A student may not need a loan until they attend college. Therefore, a student signs up for a loan through the Federal Government or a private bank. Unfortunately, he or she learns that there is an existing loan in their name. Then the student finds out they are an identity theft victim.
Identity theft in education affects all sectors including the government, banks for private loans and the consumer. The damage is substantial, because now the victim has bad credit, the loan was not used for its intended purpose and everyone risks losing out. If a student wants a private loan and the credit prevents that, the bank does not get the expected amount of money and neither does the educational institution. As a result, the student has to work multiple jobs to attend college and it takes longer.
Not only did the fraudster assume the identity of the student, they most likely did not spend the money on education, which affects the economy. It is crucial for the government, educational institutions and banks to protect personally identifying information. Knowledge-based authentication is an example of how to improve an identity theft issue. In doing this, the problems can be prevented by asking questions only the person would know.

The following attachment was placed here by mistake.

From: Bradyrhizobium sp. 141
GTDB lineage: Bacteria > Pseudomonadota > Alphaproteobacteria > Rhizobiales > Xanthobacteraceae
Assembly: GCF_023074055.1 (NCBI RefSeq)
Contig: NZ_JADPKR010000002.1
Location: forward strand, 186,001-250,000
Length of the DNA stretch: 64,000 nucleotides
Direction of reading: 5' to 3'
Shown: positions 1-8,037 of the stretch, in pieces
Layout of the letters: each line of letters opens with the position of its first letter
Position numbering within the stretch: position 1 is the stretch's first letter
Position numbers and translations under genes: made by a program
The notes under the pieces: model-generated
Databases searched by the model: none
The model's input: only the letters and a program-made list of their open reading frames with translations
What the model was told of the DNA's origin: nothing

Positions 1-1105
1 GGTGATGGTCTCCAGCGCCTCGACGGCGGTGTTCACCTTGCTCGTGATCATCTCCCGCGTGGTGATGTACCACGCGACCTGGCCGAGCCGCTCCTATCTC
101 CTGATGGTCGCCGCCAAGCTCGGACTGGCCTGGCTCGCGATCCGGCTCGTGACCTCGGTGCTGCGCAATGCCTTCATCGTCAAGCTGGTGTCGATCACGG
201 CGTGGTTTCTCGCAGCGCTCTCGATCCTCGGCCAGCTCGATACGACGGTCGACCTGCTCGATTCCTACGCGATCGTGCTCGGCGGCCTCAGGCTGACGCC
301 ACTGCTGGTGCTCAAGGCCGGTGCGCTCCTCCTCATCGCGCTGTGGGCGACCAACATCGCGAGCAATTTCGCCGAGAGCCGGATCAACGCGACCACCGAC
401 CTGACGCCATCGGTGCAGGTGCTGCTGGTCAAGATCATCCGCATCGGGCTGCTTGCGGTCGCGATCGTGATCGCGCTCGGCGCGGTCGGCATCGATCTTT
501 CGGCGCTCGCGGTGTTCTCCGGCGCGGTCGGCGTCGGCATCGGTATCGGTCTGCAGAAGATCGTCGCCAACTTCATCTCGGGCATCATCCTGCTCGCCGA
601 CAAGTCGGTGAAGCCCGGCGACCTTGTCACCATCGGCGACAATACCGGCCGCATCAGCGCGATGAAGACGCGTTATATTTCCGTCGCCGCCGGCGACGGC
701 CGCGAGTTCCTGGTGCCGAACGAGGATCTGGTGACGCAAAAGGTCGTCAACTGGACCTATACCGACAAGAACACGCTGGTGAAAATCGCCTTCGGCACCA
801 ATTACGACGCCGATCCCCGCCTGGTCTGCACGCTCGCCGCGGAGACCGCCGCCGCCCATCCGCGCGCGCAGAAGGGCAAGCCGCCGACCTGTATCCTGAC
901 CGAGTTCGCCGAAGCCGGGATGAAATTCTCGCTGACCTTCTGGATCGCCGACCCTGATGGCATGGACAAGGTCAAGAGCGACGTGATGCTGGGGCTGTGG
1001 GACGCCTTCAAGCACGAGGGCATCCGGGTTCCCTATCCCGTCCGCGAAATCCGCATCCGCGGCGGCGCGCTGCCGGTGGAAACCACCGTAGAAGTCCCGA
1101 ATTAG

For students who have already been affected or want to be proactive, credit monitoring is a consumer solution. Although that is the consumer’s responsibility, the private and public entities have a responsibility to safeguard their processes.